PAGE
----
breaking kayfabe: wcw bash at the beach 2000

Pro wrestling is a funny business. It’s all a work, which is to say each show is scripted or not real. Unless it’s a shoot, which is the term used to refer to when wrestlers/on screen personalities break from the script — or break kayfabe — and it actually gets real. This is a rarity.

Then you have what’s known as the “worked shoot,” which is term made to describe a company and its creative team trying to deceive fans into believing something that is a shoot when it’s actually a work.

And there was no one writer in the history of the industry who was more in love with this concept than Vince Russo.

Back when World Championship Wrestling (WCW) had fell behind in the Monday night ratings war against the World Wrestling Federation (WWF) in the late 90s, Russo was brought in to oversee the creative team in Oct. 1999 alongside his buddy, Ed Ferrara. Because he no longer had a filter for his insane ideas, Nitro and Thunder turned into Crash TV and the ratings plummeted, along with pay-per-view (PPV) buyrates.

No one was safe from Russo’s wrath, including the biggest star in the history of the business, Hulk Hogan. There is perhaps no incident in WCW’s short history that best illustrates the problems between the two — not to mention Russo’s affinity for worked shoot angles — than what transpired at the Bash at the Beach on July 9, 2000, at the Ocean Center in Daytona Beach, Florida.

In WCW, the year 1999 kicked off with “The Fingerpoke of Doom” and got progressively worse as the year wore on. Hogan had injuries piled on top of injuries and his character was stale, both good guy and bad. Once Russo came aboard, it seemed as though he had it out for the Hulkster. He wrote him off television in Oct. 1999 and didn’t have him return until Feb. 2000.

Russo’s deal, apparently, was that he didn’t want to the old fogies who had been running the show to continue clogging up the main event scene and he wanted to push the talent he wanted to push. That didn’t include Hogan. The problem with this, of course, is that Hogan had creative control written into his contract.

That means exactly what you think it would.

So when it came time for Bash at the Beach, John Laurinaitis met with Hogan and told him Russo wanted Hogan to lose to Jeff Jarrett at the show and after that, he didn’t have anything for him. Hogan didn’t like this one bit, so he hooked up with Eric Bischoff and the two approached Russo and came up with an idea that worked much better for them.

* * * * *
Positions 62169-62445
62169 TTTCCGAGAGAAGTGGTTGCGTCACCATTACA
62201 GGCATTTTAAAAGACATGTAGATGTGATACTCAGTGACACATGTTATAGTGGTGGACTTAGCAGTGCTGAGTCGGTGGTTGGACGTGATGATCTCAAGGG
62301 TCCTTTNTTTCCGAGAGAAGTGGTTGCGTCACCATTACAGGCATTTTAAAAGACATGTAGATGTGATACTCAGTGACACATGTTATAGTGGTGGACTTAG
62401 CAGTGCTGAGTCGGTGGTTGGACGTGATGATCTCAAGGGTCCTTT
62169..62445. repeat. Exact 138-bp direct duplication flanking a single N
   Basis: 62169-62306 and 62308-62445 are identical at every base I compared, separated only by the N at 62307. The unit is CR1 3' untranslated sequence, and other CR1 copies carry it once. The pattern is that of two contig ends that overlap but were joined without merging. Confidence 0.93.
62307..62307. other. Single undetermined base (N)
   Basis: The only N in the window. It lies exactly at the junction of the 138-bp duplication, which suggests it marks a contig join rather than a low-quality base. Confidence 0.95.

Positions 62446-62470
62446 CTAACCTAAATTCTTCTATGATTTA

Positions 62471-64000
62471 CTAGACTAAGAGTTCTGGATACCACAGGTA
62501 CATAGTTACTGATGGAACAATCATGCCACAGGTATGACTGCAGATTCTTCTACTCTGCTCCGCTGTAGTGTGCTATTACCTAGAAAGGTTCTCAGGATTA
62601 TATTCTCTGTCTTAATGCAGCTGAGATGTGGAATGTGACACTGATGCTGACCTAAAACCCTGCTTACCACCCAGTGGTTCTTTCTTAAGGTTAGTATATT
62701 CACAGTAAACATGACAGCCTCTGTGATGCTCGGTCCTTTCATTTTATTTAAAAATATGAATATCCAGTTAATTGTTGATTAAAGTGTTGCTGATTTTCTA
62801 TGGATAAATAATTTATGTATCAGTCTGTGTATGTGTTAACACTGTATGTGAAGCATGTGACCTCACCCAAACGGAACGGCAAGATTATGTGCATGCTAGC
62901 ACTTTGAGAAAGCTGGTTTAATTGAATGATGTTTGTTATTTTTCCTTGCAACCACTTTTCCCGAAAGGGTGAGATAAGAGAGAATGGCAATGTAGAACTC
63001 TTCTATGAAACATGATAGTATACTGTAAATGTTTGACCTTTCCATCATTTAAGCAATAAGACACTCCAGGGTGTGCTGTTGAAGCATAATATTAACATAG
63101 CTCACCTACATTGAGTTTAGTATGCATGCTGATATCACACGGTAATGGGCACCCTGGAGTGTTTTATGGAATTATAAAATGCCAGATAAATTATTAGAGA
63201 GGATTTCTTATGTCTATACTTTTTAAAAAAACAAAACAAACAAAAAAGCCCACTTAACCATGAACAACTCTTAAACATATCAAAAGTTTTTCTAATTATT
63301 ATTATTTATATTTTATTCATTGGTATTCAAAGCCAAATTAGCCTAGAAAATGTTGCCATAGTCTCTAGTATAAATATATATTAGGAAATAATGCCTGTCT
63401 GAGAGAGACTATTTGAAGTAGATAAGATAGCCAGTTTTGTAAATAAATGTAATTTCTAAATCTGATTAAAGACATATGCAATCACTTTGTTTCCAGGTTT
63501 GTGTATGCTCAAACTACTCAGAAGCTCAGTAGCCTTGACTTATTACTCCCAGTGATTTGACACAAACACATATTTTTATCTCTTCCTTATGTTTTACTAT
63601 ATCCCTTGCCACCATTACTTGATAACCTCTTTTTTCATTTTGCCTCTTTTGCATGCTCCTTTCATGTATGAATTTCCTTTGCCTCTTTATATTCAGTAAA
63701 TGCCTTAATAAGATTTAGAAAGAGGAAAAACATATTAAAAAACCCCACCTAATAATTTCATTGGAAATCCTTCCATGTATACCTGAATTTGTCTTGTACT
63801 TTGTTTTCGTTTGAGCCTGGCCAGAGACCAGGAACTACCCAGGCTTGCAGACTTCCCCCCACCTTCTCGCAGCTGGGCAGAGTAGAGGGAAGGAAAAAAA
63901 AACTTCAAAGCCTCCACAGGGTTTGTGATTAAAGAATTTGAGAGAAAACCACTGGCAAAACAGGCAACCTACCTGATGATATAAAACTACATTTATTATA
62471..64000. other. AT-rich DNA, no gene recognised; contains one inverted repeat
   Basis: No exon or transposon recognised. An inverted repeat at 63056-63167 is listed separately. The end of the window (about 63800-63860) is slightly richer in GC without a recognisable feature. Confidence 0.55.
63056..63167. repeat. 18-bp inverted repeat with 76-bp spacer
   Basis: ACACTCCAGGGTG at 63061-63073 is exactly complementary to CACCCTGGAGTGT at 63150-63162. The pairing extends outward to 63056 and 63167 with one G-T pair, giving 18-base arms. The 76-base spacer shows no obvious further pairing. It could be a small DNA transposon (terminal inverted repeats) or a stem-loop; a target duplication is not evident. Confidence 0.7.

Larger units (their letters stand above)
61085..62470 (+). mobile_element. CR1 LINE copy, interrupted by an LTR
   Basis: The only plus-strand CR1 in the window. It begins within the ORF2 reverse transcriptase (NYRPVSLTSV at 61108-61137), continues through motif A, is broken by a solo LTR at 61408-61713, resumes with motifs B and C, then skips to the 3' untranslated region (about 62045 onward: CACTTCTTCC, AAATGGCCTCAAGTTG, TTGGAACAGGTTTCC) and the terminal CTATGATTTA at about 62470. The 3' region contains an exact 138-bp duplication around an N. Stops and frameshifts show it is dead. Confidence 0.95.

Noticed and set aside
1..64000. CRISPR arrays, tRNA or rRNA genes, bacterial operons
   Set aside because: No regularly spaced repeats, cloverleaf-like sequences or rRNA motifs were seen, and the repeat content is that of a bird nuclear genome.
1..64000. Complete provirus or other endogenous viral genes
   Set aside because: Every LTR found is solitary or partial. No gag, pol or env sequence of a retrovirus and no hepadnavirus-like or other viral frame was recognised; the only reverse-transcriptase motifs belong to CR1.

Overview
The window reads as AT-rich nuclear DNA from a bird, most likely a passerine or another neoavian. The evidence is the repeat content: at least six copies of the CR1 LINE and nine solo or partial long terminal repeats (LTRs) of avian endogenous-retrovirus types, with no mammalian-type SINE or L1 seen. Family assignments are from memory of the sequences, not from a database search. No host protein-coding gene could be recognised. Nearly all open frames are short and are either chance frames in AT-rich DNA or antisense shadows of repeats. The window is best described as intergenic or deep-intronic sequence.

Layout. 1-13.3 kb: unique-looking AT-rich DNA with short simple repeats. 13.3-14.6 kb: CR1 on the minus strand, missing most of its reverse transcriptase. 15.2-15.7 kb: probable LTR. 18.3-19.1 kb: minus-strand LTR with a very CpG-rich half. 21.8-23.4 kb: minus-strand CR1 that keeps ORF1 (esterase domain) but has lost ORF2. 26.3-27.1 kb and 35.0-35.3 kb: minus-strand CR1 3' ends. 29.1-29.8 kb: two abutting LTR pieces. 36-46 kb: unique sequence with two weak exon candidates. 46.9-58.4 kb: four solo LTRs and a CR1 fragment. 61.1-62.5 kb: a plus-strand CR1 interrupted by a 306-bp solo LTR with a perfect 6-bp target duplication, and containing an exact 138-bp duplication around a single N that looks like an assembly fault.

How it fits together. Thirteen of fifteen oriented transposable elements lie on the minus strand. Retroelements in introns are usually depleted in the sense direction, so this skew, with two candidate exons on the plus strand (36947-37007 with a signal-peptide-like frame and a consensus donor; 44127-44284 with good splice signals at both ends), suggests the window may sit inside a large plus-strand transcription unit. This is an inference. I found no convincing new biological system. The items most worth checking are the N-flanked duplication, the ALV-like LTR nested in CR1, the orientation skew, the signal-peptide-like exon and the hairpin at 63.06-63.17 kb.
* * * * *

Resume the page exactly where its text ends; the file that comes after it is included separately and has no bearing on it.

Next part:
Their plan was to have Hogan win the title, leave the company with the belt, have Russo set up a tournament to crown a new champion, and have Hogan return at Halloween Havoc (or another major PPV) to claim that he’s the real champion. This scenario is obviously more appealing to Hogan and his sizable ego because it allows him to leave with the belt and come back in strong at a later date.

But Russo wasn’t down with this. At all. However, thanks to Hogan’s creative control, he made him believe he would go along with it.

So when it came time for the match, Jeff Jarrett came down for the match and proceeded to simply lay down. Russo himself walked to the ring and threw the world heavyweight championship at Hogan, telling him to go ahead and take it.

Hogan, looking baffled, gets on the microphone and tells Russo outright, “this is the reason this company is in the damn shape it’s in, because of bullshit like this.” He then puts his foot on Jarrett, the referee counts the fall, and Jarrett immediately gets up and exits. The announcers were totally caught off guard by this, as it’s been debated endlessly whether or not they were in on the entire ordeal or knew it was going to go down this way.

In their respective books printed years later, both Hogan and Bischoff said everything up to this point was planned and they left the arena right after this celebrating having pulled off an angle they thought worked flawlessly. The fans were rightfully pissed and everyone was adequately shocked to create buzz.

And then it turned into a shoot.

Russo proceeded to come back down to the ring, once Hogan and Bischoff had already left, and cut a big promo on Hulk, calling him a piece of shit and saying the match earlier wasn’t official and Jarrett was still the world heavyweight champion. He would, in fact, have a match later in the night against Booker T, where he would lose and Booker would become just the second black man to win the WCW heavyweight title.

On top of completely burying Hogan and shitting all over his name, Russo promised the fans they would never have to see him in WCW ever again. And that’s exactly what happened, as this marked Hogan’s final appearance with the company. He would later sue Russo for defamation of character for the promo he cut on him, claiming it greatly damaged his career. The suit was eventually tossed out and Hogan would go on to resurrect his career, albeit briefly, in World Wrestling Entertainment (WWE) in 2002 when he went on a big nostalgia run and regained all his confidence.

So it started as a work but turned into a shoot once Russo double crossed Hogan because he didn’t like his politics and backstage maneuvering with his nifty contract and standing in the business.

Pro wrestling, ladies and gentlemen.

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